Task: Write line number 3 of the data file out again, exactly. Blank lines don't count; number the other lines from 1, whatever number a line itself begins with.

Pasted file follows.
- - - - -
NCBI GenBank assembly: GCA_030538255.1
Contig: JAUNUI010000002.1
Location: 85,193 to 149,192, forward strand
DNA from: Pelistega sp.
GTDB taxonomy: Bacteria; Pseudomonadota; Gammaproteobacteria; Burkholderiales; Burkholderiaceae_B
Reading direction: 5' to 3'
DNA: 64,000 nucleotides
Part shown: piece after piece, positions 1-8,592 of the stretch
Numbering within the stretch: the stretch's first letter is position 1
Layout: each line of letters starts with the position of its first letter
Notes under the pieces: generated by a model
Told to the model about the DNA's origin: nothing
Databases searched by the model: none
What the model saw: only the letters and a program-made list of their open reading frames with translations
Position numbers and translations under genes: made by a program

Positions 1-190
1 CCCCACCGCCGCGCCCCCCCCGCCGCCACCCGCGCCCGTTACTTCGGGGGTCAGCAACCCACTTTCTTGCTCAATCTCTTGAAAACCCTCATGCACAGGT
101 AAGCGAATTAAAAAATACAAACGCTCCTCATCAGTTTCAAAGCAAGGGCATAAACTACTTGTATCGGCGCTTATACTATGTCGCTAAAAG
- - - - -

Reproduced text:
Location: 85,193 to 149,192, forward strand